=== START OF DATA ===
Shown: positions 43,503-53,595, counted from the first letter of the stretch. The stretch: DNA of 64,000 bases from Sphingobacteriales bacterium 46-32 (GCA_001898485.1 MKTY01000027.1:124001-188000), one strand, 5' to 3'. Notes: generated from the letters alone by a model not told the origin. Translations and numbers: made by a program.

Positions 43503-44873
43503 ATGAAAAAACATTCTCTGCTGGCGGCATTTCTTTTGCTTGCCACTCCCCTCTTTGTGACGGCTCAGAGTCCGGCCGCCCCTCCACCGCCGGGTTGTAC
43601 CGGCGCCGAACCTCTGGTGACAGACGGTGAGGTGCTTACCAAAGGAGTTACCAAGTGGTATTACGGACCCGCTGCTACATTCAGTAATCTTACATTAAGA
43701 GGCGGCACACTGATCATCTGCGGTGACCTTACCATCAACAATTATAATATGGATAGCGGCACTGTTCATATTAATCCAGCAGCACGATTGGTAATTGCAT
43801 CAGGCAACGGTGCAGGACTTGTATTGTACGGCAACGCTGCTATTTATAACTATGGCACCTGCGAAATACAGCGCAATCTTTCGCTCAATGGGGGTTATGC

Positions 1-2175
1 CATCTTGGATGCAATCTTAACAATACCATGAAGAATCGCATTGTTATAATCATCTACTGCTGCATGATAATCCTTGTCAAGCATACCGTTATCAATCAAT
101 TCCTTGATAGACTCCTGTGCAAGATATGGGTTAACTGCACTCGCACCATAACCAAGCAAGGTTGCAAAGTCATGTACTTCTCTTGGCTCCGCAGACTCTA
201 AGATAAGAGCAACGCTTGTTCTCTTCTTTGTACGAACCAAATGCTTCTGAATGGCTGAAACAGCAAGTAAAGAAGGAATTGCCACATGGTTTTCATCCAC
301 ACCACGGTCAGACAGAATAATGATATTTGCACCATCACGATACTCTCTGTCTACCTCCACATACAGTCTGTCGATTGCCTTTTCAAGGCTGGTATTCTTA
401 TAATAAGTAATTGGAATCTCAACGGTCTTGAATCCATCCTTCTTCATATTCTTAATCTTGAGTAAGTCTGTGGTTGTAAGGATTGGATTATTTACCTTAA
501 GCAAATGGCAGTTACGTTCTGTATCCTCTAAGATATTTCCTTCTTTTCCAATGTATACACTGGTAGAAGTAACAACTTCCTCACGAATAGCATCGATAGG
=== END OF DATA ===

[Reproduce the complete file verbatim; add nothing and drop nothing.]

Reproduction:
Shown: positions 43,503-53,595, counted from the first letter of the stretch. The stretch: DNA of 64,000 bases from Sphingobacteriales bacterium 46-32 (GCA_001898485.1 MKTY01000027.1:124001-188000), one strand, 5' to 3'. Notes: generated from the letters alone by a model not told the origin. Translations and numbers: made by a program.

Positions 43503-44873
43503 ATGAAAAAACATTCTCTGCTGGCGGCATTTCTTTTGCTTGCCACTCCCCTCTTTGTGACGGCTCAGAGTCCGGCCGCCCCTCCACCGCCGGGTTGTAC
43601 CGGCGCCGAACCTCTGGTGACAGACGGTGAGGTGCTTACCAAAGGAGTTACCAAGTGGTATTACGGACCCGCTGCTACATTCAGTAATCTTACATTAAGA
43701 GGCGGCACACTGATCATCTGCGGTGACCTTACCATCAACAATTATAATATGGATAGCGGCACTGTTCATATTAATCCAGCAGCACGATTGGTAATTGCAT
43801 CAGGCAACGGTGCAGGACTTGTATTGTACGGCAACGCTGCTATTTATAACTATGGCACCTGCGAAATACAGCGCAATCTTTCGCTCAATGGGGGTTATGC

Positions 1-2175
1 CATCTTGGATGCAATCTTAACAATACCATGAAGAATCGCATTGTTATAATCATCTACTGCTGCATGATAATCCTTGTCAAGCATACCGTTATCAATCAAT
101 TCCTTGATAGACTCCTGTGCAAGATATGGGTTAACTGCACTCGCACCATAACCAAGCAAGGTTGCAAAGTCATGTACTTCTCTTGGCTCCGCAGACTCTA
201 AGATAAGAGCAACGCTTGTTCTCTTCTTTGTACGAACCAAATGCTTCTGAATGGCTGAAACAGCAAGTAAAGAAGGAATTGCCACATGGTTTTCATCCAC
301 ACCACGGTCAGACAGAATAATGATATTTGCACCATCACGATACTCTCTGTCTACCTCCACATACAGTCTGTCGATTGCCTTTTCAAGGCTGGTATTCTTA
401 TAATAAGTAATTGGAATCTCAACGGTCTTGAATCCATCCTTCTTCATATTCTTAATCTTGAGTAAGTCTGTGGTTGTAAGGATTGGATTATTTACCTTAA
501 GCAAATGGCAGTTACGTTCTGTATCCTCTAAGATATTTCCTTCTTTTCCAATGTATACACTGGTAGAAGTAACAACTTCCTCACGAATAGCATCGATAGG